A couple of years ago, I read Gretchen Rubin’s The Happiness Project: Or, Why I Spent a Year Trying to Sing in the Morning, Clean My Closets, Fight Right, Read Aristotle, and Generally Have More Fun. While there are issues I had with the book (one of the main ones being how much she spends to meet her goals throughout the year), I liked the overall concept: Take something you want to work on and break it down into 12 fragments, one for each month.
That appealed to me on so many levels but mostly in that it was a long-term plan with short-term plans in it. There was instant gratification to be had and then a big payoff at the end. But I never really did my own thing. Until this year.
I’m not even going for a Happiness Project because you know what? I am happy. I have everything I could possibly need and many things I want and happiness is there for me when I’m able to acknowledge it. Kind of like in a fleeting moment as I’m walking to the Metro station, “Wow. I’m happy.” To me, happiness is as simple as that.
You know what isn’t? Fighting off the frumpies.
I blame my 30’s. I don’t really have any hard evidence or whatever but I just find it odd that it was around the time I turned 30 that I started gaining weight at a rate I’ve never seen before in my entire life and in my places I honestly did not believe could hold fat deposits. And it’s also about the time where I just started… letting go?
There’s another a more concrete reason to this and that would be my change in jobs back in 2010 (I actually started my new job the very same Monday of my 30th birthday week).
I take the MetroRail to my new office. And that means I walk from the station to my office. And from my office to the station. And my new job is not at a simple office building, it is in an office building located on a medical campus with all sorts of buildings spread out all over the place including a hospital I have to report to occasionally during my low season and at least twice a week during my high season.
So basically, there is more walking to be done during work hours at my new job. This contrasts significantly with my previous job which involved me driving to, parking at, walking up one tiny flight of stairs, and planting my Cuban butt behind a desk for several hours. Some times I’d get up and terrorize this or that person and some times I’d even go to either the floor above or below me to do that.
So when I made the switch to a new job it was in no time at all I realized something– the stilettos had to go. And not just that but wearing my traditional office job uniform of a pencil skirt and blouse was attracting unwanted attention on the train or the sidewalks. And before I knew it I couldn’t fit into it, or 80% of my clothes, anyways.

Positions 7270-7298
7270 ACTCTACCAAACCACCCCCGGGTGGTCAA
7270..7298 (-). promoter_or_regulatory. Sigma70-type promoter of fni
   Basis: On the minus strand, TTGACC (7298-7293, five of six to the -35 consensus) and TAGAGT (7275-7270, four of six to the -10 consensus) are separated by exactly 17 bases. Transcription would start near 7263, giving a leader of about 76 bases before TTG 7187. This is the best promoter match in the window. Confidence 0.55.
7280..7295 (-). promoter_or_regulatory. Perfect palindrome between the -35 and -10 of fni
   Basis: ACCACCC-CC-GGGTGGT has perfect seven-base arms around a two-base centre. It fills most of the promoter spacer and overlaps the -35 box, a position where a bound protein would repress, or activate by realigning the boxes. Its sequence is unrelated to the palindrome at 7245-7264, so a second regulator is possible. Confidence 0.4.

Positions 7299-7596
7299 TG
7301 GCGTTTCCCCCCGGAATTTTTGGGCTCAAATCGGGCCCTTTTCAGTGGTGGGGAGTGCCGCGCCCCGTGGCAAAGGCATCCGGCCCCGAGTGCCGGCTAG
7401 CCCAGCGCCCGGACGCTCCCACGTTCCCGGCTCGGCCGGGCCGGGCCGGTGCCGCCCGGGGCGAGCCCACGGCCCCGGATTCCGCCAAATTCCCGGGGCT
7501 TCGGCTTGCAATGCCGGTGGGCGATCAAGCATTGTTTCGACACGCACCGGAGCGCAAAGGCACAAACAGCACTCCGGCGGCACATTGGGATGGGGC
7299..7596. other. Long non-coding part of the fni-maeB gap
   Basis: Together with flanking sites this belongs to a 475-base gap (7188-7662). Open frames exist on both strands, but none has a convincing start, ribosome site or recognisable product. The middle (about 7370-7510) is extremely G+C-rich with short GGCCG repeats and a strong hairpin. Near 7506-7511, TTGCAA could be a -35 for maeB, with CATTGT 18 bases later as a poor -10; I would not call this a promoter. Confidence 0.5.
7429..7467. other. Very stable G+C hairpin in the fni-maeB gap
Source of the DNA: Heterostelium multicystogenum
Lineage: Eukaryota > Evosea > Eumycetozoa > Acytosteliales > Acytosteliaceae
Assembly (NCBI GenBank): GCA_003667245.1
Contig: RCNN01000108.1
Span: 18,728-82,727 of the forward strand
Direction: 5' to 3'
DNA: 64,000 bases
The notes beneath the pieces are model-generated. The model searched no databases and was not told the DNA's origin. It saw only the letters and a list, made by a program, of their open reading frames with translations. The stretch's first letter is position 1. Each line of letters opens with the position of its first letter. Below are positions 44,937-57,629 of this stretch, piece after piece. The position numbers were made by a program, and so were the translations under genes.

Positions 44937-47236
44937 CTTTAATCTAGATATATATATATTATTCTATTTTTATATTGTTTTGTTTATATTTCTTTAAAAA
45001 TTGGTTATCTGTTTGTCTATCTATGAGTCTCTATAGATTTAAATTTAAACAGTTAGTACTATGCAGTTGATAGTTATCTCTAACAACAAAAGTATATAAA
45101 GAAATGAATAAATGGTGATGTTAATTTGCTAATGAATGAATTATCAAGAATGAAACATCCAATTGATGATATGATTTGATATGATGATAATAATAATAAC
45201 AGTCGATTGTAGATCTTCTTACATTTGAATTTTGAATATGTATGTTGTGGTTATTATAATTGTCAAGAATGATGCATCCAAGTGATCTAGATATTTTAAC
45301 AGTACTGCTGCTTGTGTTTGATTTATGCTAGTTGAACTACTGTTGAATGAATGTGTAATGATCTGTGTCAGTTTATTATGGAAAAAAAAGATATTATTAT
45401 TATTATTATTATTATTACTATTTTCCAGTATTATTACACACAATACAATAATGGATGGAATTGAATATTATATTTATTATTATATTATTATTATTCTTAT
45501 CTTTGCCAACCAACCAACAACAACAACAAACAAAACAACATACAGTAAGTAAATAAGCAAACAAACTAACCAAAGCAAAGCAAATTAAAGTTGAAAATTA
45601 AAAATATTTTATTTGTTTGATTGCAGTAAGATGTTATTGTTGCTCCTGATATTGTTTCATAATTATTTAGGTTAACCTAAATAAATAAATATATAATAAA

Ever since then it’s been a practical luge ride into Frumpidom. And I hate it.
I am not and have never been a high maintenance type of gal. I get my hair cut once, maybe twice a year. I don’t get manis or pedis. I don’t buy up lots of skincare products. I don’t wear makeup and when I do, I keep it light. I don’t do diets. I don’t go to gyms. But that doesn’t mean I don’t care about the way I look. If you saw me on the street, you wouldn’t know that.
The funny part about my new job is that many people on campus dress fantastically. And I wish I could just excuse myself and say it’s only the doctors and the people who drive here but I’ve seen many a polished person on the train as well. So what gives?
I’m not sure but I want to change it because I do believe the way you look affects the way you feel. And for a too-long while now I’ve been feeling dumpy. I’m not on a quest to dress sexy. I’m not on a mission to be a walking fashionista. What I want is polish. And I think I want this because it’s time for me to be kind to Me.
Every morning, I put time into doing Daughter’s hair. Most of the time it’s as simple as pulling it back into a ponytail and adding a cute clip or bow. But you know what? She looks at herself in the mirror and smiles a huge grin. And when one of her classmates or a parent or a teacher compliment her clip or her braid or her whatever, she beams.
Don’t we all?
And being exhausted, worried, stressed, hard-working women, don’t we maybe even need that sort of positive reinforcement in our lives?
There is a part of me that feels conflicted I’m having this preoccupation with my physical appearance, much less doing a year-long project dedicated towards that and not something more “noble” like getting healthier or freeing myself from debt or being more charitable or being a better mother or whatever more noble cause you can think of. I just feel that as much as there is such a thing as unhealthy preoccupation with one’s appearance, there’s also an unhealthy dismissal of one’s appearance. Maybe not for you, but apparently, it’s the case for me.
So I’m doing something about it because what’s the point in whining and complaining except that it could speed up the decline into frumpidom. And I’m going fast enough, thanks.
This month, it’s as simple as lipstick. I love lipstick. I love the texture. I love the smell. I love the taste. I love the way you have to concentrate while you apply it. I love that you have to sort of kiss yourself to get it nice and even. I love that when you kiss someone else, you leave behind a mark– a memory.
So far, it’s been going well. There’s a small group of fellow lipstick wearers on Google+ and I’ve been trying to regularly update with pictures and little things like that to keep it going and to keep it fun. I remind myself every time I’m going to step outside to stop and reapply.
And so far, it’s been making a difference. There’s this brief little happy flutter when I smack my lips and blow a kiss to the mirror. I can’t help but manage a small smile.
That’s not pathetic. Right?